From Dr. Still’s Autobiography

To be qualified for a profession you must have a complete training by persons who understand the science thoroughly, and know how to teach it. Like the qualified diplomats of any trade or profession, an Osteopath is not made in a day or a single year. Simply standing by and seeing work done by a competent operator will not qualify you to take the responsibilities of life in your hands. You must be thoroughly acquainted with all that is meant by anatomy — not merely familiar with the names of a few bones, muscles, nerves, veins, and arteries, but you must know them all as found in the latest standard authors. You should be familiar with at least ninety per cent of all the human body before you enter our clinics. There you are taught the use of all of the parts and principles you have recited while in the tiresome yet entertaining books of anatomy, dissection, and physiology, during the anxious months of the schoolroom.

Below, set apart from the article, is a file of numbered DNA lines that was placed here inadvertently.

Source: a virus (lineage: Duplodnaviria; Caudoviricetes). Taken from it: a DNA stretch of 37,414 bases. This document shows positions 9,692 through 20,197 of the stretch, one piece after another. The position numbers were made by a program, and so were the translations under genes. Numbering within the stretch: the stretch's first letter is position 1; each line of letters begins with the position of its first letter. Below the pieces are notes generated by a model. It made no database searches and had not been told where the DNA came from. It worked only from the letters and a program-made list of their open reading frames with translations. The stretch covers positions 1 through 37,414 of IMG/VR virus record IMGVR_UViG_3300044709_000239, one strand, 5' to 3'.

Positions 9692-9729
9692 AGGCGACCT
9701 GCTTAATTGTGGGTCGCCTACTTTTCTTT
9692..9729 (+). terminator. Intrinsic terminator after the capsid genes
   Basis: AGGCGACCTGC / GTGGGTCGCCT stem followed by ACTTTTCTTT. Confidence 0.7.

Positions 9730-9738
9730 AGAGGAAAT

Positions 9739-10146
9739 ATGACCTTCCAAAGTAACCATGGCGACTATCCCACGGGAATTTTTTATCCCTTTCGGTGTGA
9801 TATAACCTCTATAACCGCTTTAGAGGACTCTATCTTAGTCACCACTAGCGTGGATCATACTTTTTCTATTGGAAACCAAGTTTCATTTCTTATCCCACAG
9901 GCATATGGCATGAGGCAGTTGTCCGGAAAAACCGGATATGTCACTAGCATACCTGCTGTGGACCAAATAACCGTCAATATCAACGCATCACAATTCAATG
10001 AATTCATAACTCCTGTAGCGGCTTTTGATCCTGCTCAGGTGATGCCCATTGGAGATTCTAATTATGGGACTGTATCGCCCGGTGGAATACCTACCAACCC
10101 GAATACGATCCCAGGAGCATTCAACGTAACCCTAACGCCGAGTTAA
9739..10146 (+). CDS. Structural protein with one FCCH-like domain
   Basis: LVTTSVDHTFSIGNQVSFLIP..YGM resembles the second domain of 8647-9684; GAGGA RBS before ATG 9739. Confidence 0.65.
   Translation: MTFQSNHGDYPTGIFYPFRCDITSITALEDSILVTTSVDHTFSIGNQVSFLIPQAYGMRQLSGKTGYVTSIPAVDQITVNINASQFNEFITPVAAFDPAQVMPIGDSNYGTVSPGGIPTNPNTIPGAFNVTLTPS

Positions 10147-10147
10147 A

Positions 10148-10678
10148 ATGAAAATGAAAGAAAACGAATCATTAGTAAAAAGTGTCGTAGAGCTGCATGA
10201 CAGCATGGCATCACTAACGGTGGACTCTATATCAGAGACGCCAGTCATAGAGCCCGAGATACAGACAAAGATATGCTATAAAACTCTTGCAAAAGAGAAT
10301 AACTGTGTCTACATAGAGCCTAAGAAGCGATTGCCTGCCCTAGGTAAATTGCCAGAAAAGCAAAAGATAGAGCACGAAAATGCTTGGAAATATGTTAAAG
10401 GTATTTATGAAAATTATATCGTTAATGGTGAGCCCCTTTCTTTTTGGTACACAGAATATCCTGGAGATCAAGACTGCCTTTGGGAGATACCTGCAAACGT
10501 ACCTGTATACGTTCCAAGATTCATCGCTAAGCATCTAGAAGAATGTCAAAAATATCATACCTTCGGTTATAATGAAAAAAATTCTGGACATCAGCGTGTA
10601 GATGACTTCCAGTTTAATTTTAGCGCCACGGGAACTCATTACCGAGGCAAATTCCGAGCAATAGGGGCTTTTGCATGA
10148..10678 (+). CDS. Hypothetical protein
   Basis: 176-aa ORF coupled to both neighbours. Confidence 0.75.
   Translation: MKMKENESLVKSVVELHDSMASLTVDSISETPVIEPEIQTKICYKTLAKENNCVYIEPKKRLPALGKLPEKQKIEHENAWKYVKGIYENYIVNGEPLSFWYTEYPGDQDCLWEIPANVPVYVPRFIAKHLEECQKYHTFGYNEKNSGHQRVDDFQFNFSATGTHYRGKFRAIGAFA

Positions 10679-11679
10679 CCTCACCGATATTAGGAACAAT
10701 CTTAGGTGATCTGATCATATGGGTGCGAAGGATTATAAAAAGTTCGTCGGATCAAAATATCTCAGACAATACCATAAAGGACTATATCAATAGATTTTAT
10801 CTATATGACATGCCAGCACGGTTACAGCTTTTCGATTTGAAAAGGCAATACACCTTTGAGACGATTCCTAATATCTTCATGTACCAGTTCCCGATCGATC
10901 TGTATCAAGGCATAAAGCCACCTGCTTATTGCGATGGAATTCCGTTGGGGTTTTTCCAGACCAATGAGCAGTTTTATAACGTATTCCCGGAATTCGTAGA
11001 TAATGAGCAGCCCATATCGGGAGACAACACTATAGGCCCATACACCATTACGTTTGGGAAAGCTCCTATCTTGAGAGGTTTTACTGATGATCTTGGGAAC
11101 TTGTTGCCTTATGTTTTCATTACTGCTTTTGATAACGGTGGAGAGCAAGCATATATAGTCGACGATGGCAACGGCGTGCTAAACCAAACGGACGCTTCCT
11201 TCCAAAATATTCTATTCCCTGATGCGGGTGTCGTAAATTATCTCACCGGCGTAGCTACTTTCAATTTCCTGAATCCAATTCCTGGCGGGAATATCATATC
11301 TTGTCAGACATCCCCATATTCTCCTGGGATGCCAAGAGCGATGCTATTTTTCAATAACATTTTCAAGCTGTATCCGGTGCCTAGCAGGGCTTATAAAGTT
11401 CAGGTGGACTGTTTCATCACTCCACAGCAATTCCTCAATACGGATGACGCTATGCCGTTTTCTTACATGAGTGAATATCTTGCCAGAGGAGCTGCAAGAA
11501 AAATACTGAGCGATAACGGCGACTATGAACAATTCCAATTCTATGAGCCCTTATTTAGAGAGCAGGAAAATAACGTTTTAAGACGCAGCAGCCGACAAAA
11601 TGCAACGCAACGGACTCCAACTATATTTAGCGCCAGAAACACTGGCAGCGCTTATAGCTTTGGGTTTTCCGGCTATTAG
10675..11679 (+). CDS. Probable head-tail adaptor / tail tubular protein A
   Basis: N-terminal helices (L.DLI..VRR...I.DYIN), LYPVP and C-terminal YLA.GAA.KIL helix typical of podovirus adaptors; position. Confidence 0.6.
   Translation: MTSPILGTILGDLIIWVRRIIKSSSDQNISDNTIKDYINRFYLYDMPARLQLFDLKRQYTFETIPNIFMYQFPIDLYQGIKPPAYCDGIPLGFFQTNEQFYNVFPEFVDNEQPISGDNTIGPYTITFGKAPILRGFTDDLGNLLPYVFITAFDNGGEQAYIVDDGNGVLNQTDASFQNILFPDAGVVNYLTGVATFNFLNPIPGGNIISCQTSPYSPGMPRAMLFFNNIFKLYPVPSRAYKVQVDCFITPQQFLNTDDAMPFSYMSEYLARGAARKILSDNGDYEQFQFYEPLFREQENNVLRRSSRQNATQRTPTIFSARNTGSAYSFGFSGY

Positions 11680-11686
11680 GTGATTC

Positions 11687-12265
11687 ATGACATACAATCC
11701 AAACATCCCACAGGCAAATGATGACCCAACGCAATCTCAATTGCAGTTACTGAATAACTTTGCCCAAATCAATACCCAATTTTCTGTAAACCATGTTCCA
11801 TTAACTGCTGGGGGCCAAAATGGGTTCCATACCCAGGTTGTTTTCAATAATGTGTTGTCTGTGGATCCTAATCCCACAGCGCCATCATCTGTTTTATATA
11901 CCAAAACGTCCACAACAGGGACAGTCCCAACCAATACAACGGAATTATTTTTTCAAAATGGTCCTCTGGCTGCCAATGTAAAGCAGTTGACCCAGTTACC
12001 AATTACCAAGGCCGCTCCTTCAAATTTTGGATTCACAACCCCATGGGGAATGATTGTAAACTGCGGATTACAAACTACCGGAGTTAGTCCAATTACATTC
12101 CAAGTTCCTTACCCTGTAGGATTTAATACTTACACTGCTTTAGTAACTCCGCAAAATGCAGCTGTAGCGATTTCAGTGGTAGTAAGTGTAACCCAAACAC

Now you are found worthy to enter the training rooms as an apprentice. Once in the operating rooms, you are in a place where printed books are known no more forever. Your own native ability, with nature’s book, are all that command respect in this field of labor. Here you lay aside the long words, and use your mind in deep and silent earnestness; drink deep from the eternal fountain of reason, penetrate the forests of that law whose beauties are life and death. To know all of a bone in its entirety would close both ends of an eternity.

Solemnity takes possession of the Mind, a smile of love runs over the face, the ebbs and tides of the great ocean of reason, whose depths have never been fathomed, swell to your surging brain. You eat and drink; and as you stand in silent amazement, suns appear where you never saw a star, brilliant with the rays of God’s wisdom, as displayed in man, and the laws of life, eternal in days, and as true as the mind of God Himself.

AT Still MD